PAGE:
This Duxbury Duck is one of a historic class of vessels built by George Shiverick at his shop on the Jones River in 1928. It has been undergoing restoration in the same boatshop at Jones River Landing since 2006, by volunteers who have an interest in wooden boatbuilding or who just want to learn more about this maritime craft during our Wednesday evening Boatshop Open House. Shiverick was a renowned and prolific builder who operated his boatshop at the Landing from around 1895 to 1940.
Photos & Media
Slideshow: Reconstruction of the Merry Wing by Peter Arenstam
Mighty Duck floats again in Kingston by Kathryn Gallerani, Kingston Reporter
85-year-old sailboat back in the water thanks to dozens of volunteers by Sue Scheible, The Patriot Ledger.
Related videos: Relaunching of a 1928 Duxbury Duck | Old salts blissed out on Duxbury Ducks
Photos by Jimmy Powell & Iris Gallagher:
Volunteers who made the restoration possible:
John K. White
Reuben Smith & Sean O’Neill (2006–2008)
Peter Arenstam (2008–2013)
With special appreciation to Sherm Hoyt for the initial boat donation and incentive funding.
History of Merry Wing
There are many references that point to Jones River Landing as the “oldest continuously operating boatyard in the country”—some say, in North America. Until proven otherwise, we will proudly carry this legacy.
Boatbuilding on Jones River was established by the early 1700’s. The Landing yard in particular has a very rich history beginning with the fishing and trade vessels which helped establish not only the colonies, but the industry and inventiveness that ensured the Nation’s success. The first commissioned ship of the Continental Navy, the Brig Independence was built along these banks, as were major trading ships that set sail to the Mediterranean, China, Caribbean, and New Orleans.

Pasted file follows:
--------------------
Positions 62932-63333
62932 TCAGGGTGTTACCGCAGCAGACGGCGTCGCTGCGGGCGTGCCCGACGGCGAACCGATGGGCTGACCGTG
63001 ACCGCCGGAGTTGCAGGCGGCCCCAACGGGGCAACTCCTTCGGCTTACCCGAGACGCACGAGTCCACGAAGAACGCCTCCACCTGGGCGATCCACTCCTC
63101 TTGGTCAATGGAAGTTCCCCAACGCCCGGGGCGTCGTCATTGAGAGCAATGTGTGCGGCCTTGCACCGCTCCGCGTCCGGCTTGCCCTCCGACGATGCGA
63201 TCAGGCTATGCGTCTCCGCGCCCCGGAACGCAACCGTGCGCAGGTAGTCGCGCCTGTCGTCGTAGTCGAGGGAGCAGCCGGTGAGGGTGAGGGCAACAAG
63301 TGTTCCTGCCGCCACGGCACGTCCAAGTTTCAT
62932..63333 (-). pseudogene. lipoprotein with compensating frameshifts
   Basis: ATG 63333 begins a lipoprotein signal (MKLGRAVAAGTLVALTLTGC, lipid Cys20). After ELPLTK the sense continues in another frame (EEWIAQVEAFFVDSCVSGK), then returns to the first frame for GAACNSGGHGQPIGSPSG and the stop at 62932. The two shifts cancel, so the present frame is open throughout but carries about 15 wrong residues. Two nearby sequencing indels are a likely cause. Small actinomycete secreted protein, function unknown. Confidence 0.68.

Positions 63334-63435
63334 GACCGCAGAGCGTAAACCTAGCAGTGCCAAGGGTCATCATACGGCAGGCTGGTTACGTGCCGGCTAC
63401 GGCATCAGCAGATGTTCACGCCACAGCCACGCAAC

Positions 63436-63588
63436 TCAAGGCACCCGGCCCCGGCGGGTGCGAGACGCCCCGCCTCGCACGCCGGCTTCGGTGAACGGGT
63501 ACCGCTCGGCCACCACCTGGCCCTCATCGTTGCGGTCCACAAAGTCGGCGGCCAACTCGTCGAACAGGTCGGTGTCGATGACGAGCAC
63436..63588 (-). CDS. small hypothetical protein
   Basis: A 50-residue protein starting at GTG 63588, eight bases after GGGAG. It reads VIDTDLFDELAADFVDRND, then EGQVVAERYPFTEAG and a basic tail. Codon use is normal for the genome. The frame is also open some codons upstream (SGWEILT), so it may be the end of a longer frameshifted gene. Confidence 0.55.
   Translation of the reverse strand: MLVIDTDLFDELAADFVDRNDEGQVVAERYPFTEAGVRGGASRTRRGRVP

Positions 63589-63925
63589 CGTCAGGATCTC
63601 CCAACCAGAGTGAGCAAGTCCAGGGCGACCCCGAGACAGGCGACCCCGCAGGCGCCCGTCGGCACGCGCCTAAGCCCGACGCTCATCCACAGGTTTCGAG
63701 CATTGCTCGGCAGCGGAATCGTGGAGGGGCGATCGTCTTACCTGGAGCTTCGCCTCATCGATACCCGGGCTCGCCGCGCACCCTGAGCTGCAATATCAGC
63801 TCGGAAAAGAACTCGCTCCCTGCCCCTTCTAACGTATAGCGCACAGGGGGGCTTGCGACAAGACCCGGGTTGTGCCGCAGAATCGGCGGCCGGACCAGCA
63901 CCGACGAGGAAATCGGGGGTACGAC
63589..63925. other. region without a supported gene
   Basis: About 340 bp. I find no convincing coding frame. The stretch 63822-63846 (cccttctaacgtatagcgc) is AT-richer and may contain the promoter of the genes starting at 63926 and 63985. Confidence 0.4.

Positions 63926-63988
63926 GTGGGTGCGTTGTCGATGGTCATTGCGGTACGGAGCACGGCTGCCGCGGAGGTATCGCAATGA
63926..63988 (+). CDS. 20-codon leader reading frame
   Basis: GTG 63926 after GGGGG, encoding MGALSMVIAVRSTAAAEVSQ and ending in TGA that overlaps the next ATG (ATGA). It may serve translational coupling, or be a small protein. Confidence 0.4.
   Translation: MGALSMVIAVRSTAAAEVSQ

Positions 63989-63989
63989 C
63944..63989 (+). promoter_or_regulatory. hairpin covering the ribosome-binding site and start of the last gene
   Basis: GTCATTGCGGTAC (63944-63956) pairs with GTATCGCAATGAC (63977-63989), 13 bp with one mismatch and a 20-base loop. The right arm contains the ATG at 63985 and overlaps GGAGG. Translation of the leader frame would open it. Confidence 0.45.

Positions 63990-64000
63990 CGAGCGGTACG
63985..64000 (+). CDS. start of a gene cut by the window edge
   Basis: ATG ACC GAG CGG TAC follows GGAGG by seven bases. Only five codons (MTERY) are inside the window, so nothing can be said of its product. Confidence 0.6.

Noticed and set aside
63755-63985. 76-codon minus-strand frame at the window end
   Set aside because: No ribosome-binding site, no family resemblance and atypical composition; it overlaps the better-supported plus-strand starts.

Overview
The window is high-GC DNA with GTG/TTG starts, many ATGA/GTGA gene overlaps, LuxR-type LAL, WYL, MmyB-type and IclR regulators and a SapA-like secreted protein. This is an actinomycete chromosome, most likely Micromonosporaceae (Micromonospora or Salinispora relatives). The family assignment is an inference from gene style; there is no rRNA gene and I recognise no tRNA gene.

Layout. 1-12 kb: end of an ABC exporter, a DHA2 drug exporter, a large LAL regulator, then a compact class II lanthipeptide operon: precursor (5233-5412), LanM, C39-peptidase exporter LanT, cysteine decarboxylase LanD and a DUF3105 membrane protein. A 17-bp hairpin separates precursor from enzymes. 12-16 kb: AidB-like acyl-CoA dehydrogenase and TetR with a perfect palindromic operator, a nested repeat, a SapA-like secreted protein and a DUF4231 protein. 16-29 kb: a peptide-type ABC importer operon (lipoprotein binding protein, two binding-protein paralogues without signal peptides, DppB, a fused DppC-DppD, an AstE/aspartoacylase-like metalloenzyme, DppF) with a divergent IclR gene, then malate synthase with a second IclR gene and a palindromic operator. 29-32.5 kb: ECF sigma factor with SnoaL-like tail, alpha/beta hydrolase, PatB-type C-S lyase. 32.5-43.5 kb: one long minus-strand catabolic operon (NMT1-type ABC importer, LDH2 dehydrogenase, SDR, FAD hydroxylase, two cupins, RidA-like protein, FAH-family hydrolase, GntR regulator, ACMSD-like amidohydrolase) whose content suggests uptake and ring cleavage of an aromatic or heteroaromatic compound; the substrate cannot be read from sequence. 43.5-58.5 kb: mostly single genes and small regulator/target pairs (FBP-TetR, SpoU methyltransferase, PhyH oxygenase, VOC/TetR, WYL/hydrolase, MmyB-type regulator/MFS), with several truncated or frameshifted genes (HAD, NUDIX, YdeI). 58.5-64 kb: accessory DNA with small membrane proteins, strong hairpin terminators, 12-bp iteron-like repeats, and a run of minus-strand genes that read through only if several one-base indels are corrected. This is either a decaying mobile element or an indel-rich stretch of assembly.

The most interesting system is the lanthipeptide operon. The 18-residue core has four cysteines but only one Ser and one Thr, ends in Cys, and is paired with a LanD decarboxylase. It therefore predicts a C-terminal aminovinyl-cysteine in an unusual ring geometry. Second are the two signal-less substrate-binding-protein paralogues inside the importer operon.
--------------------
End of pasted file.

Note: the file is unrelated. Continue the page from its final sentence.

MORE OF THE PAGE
By the end of the nineteenth century, the period of large sailing vessels had passed. Nate Watson had been building the Kingston lobster boats on the river just upstream on our Holmes/Watson site with his in-law, Captain E.A Ransom—both were America’s Cup Champions. The young George Shiverick was lured to the area from his Dennis home and began his impressive and stunning work on racing, sailing, motor boats and tenders. Shiverick built his shop at the Landing in the fall of 1895 and retired in 1940, having completed some 228 craft including a class of Duxbury Ducks.
The Merry Wing, one of the Ducks, was designed by John Alden and built by George Shiverick c. 1928. In all, he built twenty-one 18-footers for the racing fleet. We are told that many of this fleet were destroyed during the fury of Hurricane Carol in 1954. Sometime after, the hull of Merry Wing was rescued by Sherm Hoyt of Duxbury, who subsequently issued a challenge to the Landing’s first Boatshop Director, Reuben Smith. His challenge to restore Merry Wing came with an offer to pay for the materials needed, and was taken over in 2008 by current Boatshop Director, Peter Arenstam.
Hoyt’s $5,000 investment along with 80 volunteers at the Landing have saved and will set to sail the fully restored Merry Wing in this new era of Duxbury, Kingston and Plymouth Bays. Fare thee well Merry Wing!